"Music is liquid architecture; architecture is frozen music"—these words from German writer and politician Johann Wolfgang von Goethe are the inspiration behind Soundwave, a new installation by Vienna and Beijing-based architecture firm Penda. Sprouting out of a public park in Xiangyang, China, the field of over 500 bright purple pillars look like the ethereal skyline of a mini metropolis. At first glance, these fins of varying heights are immediately reminiscent of the bouncing bars of a digital audio visualizer. But once people, say a bunch of locals getting together in the plaza for group dancing (this is, of course, the intended use), they'll soon discover that the pillars are all covered in LED lights and speakers. That's because the volume of the music and the brightness of the light are all motion-activated—the bigger the movement, the more intense the audio-visual spectacle.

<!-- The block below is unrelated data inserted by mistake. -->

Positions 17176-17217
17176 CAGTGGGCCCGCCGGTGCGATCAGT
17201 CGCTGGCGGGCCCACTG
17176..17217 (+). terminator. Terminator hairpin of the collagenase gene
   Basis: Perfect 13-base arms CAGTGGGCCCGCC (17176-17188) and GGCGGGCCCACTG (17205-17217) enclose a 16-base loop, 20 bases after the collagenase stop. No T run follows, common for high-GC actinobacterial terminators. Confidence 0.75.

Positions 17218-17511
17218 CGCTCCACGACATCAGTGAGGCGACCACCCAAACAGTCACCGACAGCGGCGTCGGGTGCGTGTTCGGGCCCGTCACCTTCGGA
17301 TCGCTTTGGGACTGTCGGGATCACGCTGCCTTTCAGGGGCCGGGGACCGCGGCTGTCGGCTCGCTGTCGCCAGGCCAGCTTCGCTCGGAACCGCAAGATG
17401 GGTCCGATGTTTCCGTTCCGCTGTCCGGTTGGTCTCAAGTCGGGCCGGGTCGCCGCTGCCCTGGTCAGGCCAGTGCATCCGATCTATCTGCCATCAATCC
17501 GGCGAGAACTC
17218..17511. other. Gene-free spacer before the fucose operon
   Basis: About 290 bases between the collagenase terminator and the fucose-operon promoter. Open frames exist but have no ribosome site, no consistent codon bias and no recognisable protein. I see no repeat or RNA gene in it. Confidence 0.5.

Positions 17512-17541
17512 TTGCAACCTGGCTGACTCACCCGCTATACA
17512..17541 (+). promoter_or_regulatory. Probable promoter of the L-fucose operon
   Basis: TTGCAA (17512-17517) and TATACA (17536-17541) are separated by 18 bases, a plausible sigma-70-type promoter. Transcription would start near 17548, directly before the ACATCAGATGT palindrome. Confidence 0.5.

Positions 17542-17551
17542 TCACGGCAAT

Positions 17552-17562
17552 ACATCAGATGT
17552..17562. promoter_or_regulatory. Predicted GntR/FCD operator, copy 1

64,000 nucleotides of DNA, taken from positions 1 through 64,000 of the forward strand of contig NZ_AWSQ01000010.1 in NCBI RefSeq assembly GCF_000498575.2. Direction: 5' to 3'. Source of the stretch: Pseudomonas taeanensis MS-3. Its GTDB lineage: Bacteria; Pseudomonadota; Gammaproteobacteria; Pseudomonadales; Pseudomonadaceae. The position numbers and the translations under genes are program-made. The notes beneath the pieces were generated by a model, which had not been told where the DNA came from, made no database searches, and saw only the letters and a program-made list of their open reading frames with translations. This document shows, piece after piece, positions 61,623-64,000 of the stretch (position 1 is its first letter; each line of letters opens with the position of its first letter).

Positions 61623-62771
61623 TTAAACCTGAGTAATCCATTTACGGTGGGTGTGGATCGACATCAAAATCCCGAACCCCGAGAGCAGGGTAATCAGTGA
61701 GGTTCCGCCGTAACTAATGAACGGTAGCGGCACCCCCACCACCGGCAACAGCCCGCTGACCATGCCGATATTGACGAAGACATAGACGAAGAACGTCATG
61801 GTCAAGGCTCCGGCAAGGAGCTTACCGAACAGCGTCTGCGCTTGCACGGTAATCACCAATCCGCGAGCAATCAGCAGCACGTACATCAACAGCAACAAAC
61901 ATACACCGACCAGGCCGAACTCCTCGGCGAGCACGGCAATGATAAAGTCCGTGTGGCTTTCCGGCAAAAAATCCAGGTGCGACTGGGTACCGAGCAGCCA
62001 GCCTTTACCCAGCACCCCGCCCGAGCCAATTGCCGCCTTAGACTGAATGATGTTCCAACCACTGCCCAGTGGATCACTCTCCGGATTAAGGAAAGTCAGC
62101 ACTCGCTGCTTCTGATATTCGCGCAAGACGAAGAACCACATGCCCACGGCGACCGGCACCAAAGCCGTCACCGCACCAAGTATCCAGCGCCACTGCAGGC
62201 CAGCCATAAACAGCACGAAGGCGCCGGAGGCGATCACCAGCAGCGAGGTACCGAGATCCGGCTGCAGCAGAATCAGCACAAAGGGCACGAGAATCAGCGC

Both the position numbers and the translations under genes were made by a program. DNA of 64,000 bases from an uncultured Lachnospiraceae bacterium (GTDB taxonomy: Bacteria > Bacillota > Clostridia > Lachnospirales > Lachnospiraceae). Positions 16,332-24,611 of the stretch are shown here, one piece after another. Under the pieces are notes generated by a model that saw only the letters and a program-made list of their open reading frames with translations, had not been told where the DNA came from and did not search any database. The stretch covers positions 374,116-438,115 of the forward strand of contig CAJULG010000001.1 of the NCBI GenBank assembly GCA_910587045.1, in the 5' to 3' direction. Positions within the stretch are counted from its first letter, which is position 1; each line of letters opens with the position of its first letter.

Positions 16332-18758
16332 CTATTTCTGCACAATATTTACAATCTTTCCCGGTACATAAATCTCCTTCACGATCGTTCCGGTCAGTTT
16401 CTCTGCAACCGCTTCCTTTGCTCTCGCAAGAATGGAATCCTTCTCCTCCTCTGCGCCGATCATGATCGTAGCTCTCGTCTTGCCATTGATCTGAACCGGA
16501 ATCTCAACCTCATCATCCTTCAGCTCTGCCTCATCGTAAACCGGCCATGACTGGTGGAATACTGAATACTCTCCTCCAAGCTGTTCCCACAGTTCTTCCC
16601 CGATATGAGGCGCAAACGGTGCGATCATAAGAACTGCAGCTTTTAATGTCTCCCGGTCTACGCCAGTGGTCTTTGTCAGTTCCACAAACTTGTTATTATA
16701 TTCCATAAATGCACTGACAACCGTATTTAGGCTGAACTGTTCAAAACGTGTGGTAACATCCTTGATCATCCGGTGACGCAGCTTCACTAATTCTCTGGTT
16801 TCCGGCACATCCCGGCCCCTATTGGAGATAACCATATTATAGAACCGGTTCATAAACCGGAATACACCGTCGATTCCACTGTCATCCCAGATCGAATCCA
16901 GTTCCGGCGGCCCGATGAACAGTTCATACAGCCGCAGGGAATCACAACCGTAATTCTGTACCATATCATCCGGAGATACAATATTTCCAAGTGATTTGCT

As Dezeen explains, the fins are clad in perforated stainless steel in four shades of purple, which are supposed to echo the tones found in purple foliage nearby — that's right, the two-square-mile park where Soundwave is installed contains a grove of 1,000-year-old myrtle trees.
· Penda creates landscape of purple pillars for audio-visual installation in a Chinese park [Dezeen]
· All installations coverage [Curbed National]